We are excited to announce a new test release ( v 0.2.0 ) of our wc-admin feature plugin. If you haven’t heard about wc-admin, it is a new JavaScript-driven interface for managing your WooCommerce stores that is focusing on creating new and improved reports, a notifications system to help keep your store running smoothly, and a dashboard to monitor all the important key metrics of your site. You can read more about the background of the project in our Alpha announcement post – or watch the keynote from WooSesh.
YoKart has a couple of downsides, though. Given the robust structure, customizing YoKart will require a developer with extensive knowledge of PHP. Also, it's not open source like Magento. The Startup and GoQuick Packages offer default themes. And, unlike Magento, YoKart is primarily focused on SMB, which means the needed features are already available in standard packages; for large scale enterprises, customization would be a must do.
One important thing to point out is to not get overly excited with WooCommerce’s seemingly attractive pricing too much. While, yes, the platform itself is free, and all the components needed to make it operational (including PayPal payments, etc.) are free, you might need a number of paid extensions to get some helpful additional features. This will grow your bill.
Version 1.2.0 of WooCommerce Blocks is now available as a feature plugin. It’s the easiest, most flexible way to display your products on posts and pages! Using the original “Products Block”, your displayed products can be filtered by category, sale status, or a variety of other fields. You can even make a custom list of handpicked products to display.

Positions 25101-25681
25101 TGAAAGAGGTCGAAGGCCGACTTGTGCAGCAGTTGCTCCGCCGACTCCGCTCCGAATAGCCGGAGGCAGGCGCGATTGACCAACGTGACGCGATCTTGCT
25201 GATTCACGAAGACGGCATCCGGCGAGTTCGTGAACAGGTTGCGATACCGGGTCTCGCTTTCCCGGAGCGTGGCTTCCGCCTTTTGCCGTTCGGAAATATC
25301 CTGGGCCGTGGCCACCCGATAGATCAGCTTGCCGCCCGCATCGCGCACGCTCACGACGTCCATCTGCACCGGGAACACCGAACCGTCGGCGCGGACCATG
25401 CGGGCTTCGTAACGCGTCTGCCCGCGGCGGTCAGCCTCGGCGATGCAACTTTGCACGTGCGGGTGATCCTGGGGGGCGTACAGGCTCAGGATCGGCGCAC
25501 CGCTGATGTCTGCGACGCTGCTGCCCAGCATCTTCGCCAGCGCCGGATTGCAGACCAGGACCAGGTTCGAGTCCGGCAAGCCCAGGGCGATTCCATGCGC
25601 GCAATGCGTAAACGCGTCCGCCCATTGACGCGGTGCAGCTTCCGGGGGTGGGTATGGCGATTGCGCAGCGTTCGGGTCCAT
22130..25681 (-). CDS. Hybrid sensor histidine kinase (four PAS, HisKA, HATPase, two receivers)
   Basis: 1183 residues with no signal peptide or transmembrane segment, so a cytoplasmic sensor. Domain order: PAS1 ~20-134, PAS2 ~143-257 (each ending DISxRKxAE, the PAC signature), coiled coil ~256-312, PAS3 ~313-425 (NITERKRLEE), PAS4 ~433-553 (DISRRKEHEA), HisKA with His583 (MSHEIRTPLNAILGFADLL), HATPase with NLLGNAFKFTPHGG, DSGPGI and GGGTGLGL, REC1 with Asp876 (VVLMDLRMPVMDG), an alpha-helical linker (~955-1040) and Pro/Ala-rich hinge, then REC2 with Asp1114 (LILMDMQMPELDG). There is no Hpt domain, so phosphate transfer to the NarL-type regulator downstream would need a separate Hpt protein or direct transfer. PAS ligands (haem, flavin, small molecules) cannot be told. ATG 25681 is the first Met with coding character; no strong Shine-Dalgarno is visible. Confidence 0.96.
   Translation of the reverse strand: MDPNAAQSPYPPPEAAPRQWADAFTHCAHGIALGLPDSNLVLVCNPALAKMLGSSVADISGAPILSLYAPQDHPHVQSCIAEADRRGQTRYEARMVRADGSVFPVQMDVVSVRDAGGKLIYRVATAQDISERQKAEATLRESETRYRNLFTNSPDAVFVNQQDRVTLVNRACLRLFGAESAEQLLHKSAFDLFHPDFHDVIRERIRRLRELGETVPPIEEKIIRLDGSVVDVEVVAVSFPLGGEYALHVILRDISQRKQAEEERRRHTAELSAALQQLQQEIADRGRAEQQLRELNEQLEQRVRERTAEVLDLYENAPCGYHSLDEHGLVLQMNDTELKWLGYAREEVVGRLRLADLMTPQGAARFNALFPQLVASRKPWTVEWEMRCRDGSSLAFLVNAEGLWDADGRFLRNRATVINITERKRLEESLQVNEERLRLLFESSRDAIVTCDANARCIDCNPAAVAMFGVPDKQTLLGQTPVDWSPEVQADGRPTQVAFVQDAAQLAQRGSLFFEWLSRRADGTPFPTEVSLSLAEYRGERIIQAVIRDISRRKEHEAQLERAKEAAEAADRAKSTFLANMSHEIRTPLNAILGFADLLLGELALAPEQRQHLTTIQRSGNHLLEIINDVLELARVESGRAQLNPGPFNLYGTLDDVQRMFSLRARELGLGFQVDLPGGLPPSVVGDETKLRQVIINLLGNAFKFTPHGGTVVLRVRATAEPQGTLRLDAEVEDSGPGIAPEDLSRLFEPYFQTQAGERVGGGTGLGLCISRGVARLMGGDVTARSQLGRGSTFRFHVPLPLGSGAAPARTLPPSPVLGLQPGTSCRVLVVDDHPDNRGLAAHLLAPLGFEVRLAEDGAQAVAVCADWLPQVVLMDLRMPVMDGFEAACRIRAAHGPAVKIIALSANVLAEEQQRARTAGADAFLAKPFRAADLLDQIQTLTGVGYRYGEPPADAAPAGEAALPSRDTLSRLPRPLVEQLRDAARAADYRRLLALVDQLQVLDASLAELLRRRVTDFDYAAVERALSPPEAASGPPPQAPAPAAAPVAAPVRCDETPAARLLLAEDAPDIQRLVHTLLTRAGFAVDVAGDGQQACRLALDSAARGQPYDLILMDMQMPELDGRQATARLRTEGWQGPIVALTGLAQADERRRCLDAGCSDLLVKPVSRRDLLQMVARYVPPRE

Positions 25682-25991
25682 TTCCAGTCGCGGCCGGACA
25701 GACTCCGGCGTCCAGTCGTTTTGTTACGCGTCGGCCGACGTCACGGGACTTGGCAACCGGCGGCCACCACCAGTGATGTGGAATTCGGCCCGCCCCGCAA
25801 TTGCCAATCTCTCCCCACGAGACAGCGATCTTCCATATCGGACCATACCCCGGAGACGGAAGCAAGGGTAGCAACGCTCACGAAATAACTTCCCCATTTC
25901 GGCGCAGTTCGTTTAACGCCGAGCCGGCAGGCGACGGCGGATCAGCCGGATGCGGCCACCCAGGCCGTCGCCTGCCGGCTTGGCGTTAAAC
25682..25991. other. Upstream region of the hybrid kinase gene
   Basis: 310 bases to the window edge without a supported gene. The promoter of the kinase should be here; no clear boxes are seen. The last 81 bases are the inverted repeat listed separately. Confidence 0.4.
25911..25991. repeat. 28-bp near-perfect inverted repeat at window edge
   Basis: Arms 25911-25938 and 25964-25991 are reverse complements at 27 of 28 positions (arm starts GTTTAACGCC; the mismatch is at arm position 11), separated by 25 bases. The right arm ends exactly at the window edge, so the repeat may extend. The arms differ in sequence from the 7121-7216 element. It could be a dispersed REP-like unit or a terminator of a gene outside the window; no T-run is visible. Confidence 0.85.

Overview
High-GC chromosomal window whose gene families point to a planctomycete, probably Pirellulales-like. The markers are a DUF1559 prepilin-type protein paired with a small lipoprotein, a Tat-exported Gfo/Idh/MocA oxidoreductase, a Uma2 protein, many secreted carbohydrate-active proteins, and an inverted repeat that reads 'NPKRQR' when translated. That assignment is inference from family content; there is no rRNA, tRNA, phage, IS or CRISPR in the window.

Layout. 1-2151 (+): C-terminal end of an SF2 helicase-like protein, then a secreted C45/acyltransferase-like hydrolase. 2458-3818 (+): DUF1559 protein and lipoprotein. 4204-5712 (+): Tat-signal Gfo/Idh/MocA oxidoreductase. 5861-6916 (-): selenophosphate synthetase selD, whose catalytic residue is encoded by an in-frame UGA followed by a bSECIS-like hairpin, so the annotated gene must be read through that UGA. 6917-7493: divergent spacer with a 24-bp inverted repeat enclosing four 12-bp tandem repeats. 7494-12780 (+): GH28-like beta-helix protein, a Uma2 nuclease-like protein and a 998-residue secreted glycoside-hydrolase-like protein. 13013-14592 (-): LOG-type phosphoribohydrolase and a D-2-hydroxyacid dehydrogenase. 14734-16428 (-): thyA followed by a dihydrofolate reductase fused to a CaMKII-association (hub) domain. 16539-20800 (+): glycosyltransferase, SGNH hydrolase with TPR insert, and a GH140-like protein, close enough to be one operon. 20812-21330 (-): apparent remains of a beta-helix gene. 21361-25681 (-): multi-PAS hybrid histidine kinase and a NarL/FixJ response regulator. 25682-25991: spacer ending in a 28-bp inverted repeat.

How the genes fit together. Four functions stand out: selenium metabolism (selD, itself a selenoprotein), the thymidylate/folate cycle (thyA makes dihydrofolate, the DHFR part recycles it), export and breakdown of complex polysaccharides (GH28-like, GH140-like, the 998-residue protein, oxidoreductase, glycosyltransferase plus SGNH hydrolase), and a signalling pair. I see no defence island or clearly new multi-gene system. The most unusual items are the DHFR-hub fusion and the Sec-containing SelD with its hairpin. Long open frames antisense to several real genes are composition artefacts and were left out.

WooCommerce is the most popular WordPress-specific ecommerce plugin. Perhaps its most attractive feature is that it is completely free and open-source. The platform is easily customizable and the WordPress community offers endless support. The plugin is also very regularly updated and very secure. Perhaps the biggest downfall is that WooCommerce requires a knowledge of WordPress because the two are tied together. However, WordPress’ ease of use enables even beginners to start and operate an ecommerce store without advanced technical knowledge.
Shopify is another strong ecommerce software option. Their mission is to make selling online as fast and simple as possible. They nailed that, but their SEO has some holes. Weak ranking performance, rigid URL structures and a WordPress plugin that uses iFrames highlights my concerns with their SEO. Moreover,  you can’t customize Shopify’s checkout page.
Bigcommerce also has a nice library of themes for you, divided into multiple categories, and all of them responsive and fully customizable. They were developed to establish a more modern, fluid user experience, utilizing cool new merchandising features for categorization and differently sized catalogs. There are both free and paid options available, and I have to say that those free ones really are attractive-looking.
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